Potential water quality impacts of agricultural production include runoff and leaching losses of nutrients, pesticides, and sediment. Stormwater runoff and soil water samples were collected from citrus (Citrus spp.), avocado (Persea americana), and ornamental nursery sites in Ventura County, CA, across 19 months. Nitrate–nitrite–nitrogen concentrations in runoff ranged from 0.07 to 31.1 mg·L−1, with medians for groves and nurseries of 4.2 and 5.7 mg·L−1, respectively. Constituents in runoff exceeding benchmarks for surface waters included turbidity, chlorpyrifos, and some organochlorine pesticides. When detected, chlorpyrifos concentration was linearly related to sample turbidity (P = 0.0025, r2 = 0.49). This suggests that the retention of waterborne sediments on-site may be an effective method for mitigating runoff of this pesticide. Bifenthrin, permethrin, and diazinon were also detected in runoff, but concentrations did not exceed water quality benchmarks. Nutrient concentrations in soil water were generally similar to nutrient concentrations in stormwater runoff, suggesting that potential groundwater contamination from leaching at citrus, avocado, and nursery sites may be as much of a concern as stormwater from these operations, particularly on sites with sandy or structured soil texture or flat topography. Nitrate–nitrite–nitrogen and orthophosphate concentrations in soil water were linearly related to nitrogen and phosphorus fertilizer application rates across sites, respectively (P < 0.0001, r2 = 0.49 and 0.50, respectively), suggesting that proper nutrient management is important in reducing potential groundwater contamination at these operations.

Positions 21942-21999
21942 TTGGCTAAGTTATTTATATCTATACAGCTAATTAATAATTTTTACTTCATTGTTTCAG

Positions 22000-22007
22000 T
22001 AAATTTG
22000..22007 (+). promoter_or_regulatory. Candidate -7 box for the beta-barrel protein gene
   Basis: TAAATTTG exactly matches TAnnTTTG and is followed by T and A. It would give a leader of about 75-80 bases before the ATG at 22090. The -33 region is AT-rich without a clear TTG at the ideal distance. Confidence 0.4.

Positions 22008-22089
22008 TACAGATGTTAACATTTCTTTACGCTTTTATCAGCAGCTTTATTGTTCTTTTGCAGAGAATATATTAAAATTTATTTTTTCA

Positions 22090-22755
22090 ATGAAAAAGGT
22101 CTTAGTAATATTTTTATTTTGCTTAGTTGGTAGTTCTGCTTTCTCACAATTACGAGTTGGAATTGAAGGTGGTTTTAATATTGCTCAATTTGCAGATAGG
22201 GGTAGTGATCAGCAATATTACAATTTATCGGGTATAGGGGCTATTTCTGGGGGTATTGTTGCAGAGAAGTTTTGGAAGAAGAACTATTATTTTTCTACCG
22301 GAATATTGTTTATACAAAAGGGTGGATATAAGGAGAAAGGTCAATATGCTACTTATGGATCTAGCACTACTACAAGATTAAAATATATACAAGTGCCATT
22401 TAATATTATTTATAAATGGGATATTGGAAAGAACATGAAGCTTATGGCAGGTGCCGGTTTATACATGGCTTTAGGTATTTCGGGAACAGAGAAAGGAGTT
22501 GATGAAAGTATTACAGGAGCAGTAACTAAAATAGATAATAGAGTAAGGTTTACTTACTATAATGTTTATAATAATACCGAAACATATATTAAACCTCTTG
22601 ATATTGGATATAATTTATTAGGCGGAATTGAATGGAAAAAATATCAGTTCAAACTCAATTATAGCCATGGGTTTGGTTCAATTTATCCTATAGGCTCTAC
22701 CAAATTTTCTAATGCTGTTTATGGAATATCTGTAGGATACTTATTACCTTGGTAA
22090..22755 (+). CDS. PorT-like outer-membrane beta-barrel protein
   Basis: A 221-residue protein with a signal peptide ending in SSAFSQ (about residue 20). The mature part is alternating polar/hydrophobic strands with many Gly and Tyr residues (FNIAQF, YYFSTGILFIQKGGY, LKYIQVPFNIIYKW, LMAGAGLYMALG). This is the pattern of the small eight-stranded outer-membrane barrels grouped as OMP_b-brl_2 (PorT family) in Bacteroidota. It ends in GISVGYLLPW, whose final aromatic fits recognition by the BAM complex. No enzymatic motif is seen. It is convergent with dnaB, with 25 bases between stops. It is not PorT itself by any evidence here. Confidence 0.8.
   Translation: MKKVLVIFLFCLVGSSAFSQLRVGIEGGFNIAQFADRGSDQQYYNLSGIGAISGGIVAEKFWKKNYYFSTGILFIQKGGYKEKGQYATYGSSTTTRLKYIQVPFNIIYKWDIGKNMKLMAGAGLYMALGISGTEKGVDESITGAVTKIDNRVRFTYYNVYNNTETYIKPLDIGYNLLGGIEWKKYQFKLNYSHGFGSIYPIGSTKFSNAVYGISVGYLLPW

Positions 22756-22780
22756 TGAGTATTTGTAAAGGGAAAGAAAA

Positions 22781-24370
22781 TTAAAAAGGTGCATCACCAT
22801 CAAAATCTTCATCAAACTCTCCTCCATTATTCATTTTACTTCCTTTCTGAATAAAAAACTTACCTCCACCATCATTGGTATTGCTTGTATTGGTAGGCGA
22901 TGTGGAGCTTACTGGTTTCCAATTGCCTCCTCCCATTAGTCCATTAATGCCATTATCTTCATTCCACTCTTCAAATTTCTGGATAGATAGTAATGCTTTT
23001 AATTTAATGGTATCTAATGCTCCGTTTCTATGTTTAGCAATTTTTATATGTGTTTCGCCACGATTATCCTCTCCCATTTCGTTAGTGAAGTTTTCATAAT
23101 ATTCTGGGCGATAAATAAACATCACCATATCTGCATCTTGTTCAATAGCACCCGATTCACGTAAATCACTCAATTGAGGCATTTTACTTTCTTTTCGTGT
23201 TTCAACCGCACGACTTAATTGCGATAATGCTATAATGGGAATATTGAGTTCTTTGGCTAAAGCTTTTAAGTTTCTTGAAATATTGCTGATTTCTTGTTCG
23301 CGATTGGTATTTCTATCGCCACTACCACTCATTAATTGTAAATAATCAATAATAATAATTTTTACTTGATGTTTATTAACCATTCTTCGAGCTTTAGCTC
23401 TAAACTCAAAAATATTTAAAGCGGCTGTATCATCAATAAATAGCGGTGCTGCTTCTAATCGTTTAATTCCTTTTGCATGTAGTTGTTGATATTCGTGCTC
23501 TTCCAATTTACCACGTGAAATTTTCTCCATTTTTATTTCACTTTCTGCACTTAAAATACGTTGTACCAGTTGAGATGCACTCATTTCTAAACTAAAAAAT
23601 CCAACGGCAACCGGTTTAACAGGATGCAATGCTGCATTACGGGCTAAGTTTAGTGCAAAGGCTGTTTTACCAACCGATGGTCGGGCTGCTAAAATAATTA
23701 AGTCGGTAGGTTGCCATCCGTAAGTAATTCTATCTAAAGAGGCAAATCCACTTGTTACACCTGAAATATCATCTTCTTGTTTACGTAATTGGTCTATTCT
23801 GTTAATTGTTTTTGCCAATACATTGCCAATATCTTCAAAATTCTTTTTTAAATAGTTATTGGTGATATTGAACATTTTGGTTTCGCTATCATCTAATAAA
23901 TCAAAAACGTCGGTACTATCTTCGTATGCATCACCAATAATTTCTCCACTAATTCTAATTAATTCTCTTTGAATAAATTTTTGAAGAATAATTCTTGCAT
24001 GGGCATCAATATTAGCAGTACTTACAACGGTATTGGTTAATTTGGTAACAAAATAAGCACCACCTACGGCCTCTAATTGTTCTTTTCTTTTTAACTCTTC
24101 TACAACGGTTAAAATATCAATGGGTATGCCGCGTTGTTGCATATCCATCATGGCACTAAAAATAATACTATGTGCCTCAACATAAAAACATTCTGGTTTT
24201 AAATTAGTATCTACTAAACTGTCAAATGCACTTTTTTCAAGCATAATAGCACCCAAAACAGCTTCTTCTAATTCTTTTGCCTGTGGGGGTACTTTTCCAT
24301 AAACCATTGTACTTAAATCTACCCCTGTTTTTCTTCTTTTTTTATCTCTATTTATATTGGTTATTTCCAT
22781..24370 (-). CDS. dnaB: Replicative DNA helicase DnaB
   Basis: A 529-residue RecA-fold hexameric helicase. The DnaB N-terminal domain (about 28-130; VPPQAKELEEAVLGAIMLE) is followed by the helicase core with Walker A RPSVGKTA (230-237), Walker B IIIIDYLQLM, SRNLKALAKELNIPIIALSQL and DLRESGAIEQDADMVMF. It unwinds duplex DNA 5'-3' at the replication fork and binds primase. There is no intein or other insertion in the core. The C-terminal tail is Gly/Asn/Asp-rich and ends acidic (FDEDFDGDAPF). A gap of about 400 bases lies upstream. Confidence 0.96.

Salvatore S. Mangiafico, Julie Newman, Donald J. Merhaut, Jay Gan, Ben Faber and Laosheng Wu
Donald J. Merhaut, Lea Corkidi, Maren Mochizuki, Toan Khuong, Julie Newman, Ben Faber, Oleg Daugovish and Sonya Webb